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Re: let-keywords?

From: Kevin Ryde
Subject: Re: let-keywords?
Date: Thu, 14 Dec 2006 08:28:37 +1100
User-agent: Gnus/5.110006 (No Gnus v0.6) Emacs/21.4 (gnu/linux)

I checked in the text below. let-keywords Reference

`let-keywords' and `let-keywords*' extract values from keyword style
argument lists, binding local variables to those values or to defaults.

 -- library syntax: let-keywords args allow-other-keys? (binding ...)
          body ...
 -- library syntax: let-keywords* args allow-other-keys? (binding ...)
          body ...
     ARGS is evaluated and should give a list of the form `(#:keyword1
     value1 #:keyword2 value2 ...)'.  The BINDINGs are variables and
     default expressions, with the variables to be set (by name) from
     the keyword values.  The BODY forms are then evaluated and the
     last is the result.  An example will make the syntax clearest,

          (define args '(#:xyzzy "hello" #:foo "world"))

          (let-keywords args #t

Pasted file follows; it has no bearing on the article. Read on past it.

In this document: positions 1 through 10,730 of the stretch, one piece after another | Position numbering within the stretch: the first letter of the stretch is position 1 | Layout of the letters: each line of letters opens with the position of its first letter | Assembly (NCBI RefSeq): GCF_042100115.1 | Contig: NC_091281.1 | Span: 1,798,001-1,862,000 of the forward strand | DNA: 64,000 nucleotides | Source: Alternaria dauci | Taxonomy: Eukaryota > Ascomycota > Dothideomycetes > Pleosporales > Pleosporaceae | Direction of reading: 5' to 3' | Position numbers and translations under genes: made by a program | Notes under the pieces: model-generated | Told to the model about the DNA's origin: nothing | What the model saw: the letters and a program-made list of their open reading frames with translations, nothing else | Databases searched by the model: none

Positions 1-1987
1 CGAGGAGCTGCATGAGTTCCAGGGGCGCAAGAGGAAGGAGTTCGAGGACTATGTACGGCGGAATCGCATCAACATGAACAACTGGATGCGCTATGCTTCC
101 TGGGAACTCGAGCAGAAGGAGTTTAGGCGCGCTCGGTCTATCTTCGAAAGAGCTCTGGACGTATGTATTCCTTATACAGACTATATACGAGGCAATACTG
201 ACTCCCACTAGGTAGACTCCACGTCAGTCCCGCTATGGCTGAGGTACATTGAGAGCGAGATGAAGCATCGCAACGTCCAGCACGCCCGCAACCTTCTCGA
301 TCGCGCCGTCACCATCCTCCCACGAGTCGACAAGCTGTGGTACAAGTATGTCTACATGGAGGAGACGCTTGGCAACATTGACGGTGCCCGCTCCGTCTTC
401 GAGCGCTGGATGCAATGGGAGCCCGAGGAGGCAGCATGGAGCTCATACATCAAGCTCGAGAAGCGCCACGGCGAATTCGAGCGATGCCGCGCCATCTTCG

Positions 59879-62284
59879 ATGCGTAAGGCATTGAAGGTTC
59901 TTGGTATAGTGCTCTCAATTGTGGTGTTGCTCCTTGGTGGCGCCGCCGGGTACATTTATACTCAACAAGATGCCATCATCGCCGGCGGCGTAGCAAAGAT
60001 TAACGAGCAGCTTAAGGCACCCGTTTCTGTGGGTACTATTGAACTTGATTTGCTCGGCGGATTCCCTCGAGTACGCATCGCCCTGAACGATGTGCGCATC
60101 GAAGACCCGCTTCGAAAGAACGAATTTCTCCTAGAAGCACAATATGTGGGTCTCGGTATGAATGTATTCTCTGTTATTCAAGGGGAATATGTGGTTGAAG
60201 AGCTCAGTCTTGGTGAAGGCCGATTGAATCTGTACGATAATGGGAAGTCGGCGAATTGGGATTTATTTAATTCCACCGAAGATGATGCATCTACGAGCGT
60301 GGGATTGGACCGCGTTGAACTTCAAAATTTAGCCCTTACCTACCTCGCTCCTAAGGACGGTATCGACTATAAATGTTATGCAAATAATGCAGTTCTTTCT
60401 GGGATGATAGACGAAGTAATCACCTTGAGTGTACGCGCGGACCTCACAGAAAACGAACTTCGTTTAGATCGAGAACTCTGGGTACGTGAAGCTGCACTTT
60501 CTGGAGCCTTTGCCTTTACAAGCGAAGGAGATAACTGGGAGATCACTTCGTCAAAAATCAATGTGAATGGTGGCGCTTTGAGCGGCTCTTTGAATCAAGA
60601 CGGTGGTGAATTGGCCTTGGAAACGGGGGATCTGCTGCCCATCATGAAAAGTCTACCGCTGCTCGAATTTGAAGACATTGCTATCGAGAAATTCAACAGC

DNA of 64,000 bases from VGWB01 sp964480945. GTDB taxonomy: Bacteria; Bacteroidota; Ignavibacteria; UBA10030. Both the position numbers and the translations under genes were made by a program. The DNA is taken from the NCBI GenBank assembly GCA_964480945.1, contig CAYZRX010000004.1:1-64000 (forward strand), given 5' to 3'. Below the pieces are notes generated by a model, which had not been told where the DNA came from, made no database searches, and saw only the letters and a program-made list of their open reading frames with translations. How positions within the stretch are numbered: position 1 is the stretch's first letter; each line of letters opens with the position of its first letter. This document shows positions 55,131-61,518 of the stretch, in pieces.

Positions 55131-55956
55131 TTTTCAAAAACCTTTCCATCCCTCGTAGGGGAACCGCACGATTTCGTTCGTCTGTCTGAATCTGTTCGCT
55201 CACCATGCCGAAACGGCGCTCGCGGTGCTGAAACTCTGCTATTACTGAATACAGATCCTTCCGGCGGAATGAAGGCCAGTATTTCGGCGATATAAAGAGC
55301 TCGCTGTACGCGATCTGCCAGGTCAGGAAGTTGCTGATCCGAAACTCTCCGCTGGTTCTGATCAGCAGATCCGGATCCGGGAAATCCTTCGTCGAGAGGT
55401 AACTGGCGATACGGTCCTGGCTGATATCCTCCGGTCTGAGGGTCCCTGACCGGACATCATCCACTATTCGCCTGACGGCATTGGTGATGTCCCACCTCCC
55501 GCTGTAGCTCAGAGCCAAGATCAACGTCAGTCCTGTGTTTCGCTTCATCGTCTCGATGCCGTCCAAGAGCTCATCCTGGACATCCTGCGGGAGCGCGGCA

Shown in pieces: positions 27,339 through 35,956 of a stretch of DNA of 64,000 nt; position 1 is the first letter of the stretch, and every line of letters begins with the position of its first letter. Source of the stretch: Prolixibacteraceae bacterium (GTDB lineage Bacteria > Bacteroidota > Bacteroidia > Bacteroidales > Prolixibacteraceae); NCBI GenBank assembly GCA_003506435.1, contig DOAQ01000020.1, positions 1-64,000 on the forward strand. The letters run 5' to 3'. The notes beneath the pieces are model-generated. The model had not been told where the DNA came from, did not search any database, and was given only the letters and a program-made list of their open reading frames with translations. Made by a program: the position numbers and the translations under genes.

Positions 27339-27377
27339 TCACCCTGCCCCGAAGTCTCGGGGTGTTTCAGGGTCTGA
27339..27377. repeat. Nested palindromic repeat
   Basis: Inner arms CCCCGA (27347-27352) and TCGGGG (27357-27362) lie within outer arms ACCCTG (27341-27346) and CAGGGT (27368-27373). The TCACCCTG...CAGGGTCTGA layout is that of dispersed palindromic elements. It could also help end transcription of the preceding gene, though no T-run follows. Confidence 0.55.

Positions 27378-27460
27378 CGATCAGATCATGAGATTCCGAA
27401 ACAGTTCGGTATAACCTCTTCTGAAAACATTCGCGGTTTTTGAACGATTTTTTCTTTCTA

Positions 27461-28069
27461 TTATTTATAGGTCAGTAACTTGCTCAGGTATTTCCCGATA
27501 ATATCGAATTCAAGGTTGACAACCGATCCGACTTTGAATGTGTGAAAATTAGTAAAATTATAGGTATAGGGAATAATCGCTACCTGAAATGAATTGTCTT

((foo  "default for foo")
                 (bar  (string-append "default" "for" "bar")))
            (display foo)
            (display ", ")
            (display bar))
          -| world, defaultforbar

     The binding for `foo' comes from the `#:foo' keyword in `args'.
     But the binding for `bar' is the default in the `let-keywords',
     since there's no `#:bar' in the args.

     ALLOW-OTHER-KEYS? is evaluated and controls whether unknown
     keywords are allowed in the ARGS list.  When true other keys are
     ignored (such as `#:xyzzy' in the example), when `#f' an error is
     thrown for anything unknown.

     `let-keywords' is like `let' (*note Local Bindings::) in that all
     bindings are made at once, the defaults expressions are evaluated
     (if needed) outside the scope of the `let-keywords'.

     `let-keywords*' is like `let*', each binding is made successively,
     and the default expressions see the bindings previously made.
     This is the style used by `lambda*' keywords (*note lambda*
     Reference::).  For example,

          (define args '(#:foo 3))

          (let-keywords* args #f
                ((foo  99)
                 (bar  (+ foo 6)))
            (display bar))
          -| 9

     The expression for each default is only evaluated if it's needed,
     ie. if the keyword doesn't appear in ARGS.  So one way to make a
     keyword mandatory is to throw an error of some sort as the default.

          (define args '(#:start 7 #:finish 13))

          (let-keywords* args #t
                ((start 0)
                 (stop  (error "missing #:stop argument")))
            (display bar))
          => ERROR: missing #:stop argument

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